SAM can work about 500 percent faster than humans, and discrepancy in labor cost that causes is significant. According to a report by Zero Hedge, 3,000 bricks boils down to a cost of 4.5 cents per brick. Based on a $15 per hour minimum wage rate and benefits, a human bricklayer with an average efficiency of about 500 bricks will cost construction firms about 32 cents per brick — that’s more than 7x the cost of an automated bricklayer.
SAM isn’t able to work independently, however. A builder still has to feed the bricks onto its conveyor belt, which will then be picked up by SAM’s robotic arm, slathered with mortar, and placed on the wall. From there, another bricklayer has to follow up SAM’s work by cleaning up excess mortar.
This kind of efficiency is emerging amid rising demand for construction services, which means it’s likely only a matter of time before the of technology will undergo mass adoption among construction companies.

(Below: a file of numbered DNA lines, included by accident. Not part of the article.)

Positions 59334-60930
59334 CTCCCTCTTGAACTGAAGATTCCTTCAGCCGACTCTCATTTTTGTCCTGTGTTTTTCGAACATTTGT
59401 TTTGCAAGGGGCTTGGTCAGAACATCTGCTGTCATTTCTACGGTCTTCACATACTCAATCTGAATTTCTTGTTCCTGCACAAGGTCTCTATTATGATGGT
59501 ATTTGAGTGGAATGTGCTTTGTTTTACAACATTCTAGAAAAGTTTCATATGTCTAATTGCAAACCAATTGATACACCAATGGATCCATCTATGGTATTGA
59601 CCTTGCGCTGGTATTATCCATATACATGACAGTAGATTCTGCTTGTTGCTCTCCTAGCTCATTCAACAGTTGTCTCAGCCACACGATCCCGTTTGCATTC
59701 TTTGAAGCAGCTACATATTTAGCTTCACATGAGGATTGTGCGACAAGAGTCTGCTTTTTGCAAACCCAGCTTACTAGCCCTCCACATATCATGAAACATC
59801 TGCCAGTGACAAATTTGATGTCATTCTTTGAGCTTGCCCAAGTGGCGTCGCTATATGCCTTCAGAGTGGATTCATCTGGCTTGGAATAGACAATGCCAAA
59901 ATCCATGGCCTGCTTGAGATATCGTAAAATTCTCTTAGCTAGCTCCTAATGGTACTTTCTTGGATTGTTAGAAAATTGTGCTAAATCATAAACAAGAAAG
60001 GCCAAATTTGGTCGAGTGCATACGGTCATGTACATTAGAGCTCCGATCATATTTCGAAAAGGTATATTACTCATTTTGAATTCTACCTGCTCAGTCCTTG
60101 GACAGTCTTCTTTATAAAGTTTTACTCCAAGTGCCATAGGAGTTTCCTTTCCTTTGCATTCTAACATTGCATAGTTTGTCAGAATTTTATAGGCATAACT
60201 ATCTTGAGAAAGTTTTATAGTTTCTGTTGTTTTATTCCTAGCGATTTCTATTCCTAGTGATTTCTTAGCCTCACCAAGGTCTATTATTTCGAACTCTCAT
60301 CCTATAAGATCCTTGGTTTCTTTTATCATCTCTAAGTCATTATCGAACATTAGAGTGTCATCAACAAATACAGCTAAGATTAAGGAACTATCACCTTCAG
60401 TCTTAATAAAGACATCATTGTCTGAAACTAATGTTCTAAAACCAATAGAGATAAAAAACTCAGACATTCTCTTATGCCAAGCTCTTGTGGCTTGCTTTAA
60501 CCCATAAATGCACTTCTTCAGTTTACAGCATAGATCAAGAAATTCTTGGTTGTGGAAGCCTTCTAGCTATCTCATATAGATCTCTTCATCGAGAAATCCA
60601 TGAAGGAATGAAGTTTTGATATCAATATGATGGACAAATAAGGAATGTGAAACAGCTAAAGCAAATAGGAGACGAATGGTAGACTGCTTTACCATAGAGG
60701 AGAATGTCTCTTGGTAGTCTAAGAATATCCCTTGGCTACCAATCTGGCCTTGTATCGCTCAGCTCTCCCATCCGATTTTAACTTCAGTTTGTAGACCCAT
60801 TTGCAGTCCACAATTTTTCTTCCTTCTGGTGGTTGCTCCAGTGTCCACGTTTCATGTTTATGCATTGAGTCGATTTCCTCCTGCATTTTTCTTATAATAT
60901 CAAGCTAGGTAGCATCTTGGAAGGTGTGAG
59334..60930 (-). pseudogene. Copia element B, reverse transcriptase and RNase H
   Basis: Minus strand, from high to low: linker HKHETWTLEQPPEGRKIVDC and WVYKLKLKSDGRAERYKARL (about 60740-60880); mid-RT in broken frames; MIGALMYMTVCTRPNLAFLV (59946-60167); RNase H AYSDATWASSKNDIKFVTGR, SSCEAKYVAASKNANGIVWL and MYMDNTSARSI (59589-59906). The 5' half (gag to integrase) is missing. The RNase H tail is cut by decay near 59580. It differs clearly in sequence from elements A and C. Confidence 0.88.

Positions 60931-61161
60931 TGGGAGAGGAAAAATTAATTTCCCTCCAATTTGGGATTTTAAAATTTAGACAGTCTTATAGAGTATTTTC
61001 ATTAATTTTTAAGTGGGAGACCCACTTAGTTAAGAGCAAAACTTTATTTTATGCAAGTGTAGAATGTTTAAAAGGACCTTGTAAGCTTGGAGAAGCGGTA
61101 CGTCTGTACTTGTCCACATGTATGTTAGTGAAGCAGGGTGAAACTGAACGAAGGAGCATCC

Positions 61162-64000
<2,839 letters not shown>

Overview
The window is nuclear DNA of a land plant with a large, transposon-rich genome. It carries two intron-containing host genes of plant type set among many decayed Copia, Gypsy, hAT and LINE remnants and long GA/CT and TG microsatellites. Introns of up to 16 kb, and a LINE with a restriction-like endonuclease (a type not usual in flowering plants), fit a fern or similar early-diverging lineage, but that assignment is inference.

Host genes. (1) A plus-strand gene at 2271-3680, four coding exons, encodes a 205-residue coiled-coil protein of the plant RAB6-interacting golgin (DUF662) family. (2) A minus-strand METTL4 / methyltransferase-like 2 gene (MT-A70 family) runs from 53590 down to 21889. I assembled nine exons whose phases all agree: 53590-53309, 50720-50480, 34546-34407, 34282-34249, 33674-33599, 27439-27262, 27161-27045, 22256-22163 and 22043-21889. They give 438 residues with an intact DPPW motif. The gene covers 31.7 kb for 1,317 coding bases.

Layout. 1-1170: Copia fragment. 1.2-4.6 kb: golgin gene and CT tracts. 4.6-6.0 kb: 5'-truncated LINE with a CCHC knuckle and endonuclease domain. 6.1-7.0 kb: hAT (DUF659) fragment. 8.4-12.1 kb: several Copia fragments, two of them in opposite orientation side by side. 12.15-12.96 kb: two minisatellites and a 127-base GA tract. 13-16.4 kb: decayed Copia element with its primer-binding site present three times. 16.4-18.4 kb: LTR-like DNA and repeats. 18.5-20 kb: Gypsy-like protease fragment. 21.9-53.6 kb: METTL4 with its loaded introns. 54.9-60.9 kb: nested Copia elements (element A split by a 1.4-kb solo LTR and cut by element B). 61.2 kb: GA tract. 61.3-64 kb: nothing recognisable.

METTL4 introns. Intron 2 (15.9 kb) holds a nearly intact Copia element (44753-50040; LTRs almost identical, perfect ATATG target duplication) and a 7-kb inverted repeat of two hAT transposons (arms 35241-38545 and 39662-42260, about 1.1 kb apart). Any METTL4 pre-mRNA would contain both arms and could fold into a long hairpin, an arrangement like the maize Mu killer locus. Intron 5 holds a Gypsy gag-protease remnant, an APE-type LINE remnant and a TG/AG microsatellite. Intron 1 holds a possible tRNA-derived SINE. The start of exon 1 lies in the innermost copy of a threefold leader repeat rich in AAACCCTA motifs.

Across the U.S., SAM has already been deployed in several construction sites. Now, Construction Robotics has announced its entry into the U.K. market later this year as it finalizes negotiations with various construction companies.
Not surprisingly, Since automation would likely lead to the displacement of numerous employees in the construction workforce, movement in that direction has been been met with a lot of resistance. Many in the field point out the complexity of other aspects of the construction process, which robots are currently not capable of handling. While this could limit the impact of automation on construction workers, it would not eliminate it. SAM is one example of why some experts are calling for nations to begin developing systems that will ensure our society can still function in a world where jobs will become less available to humans.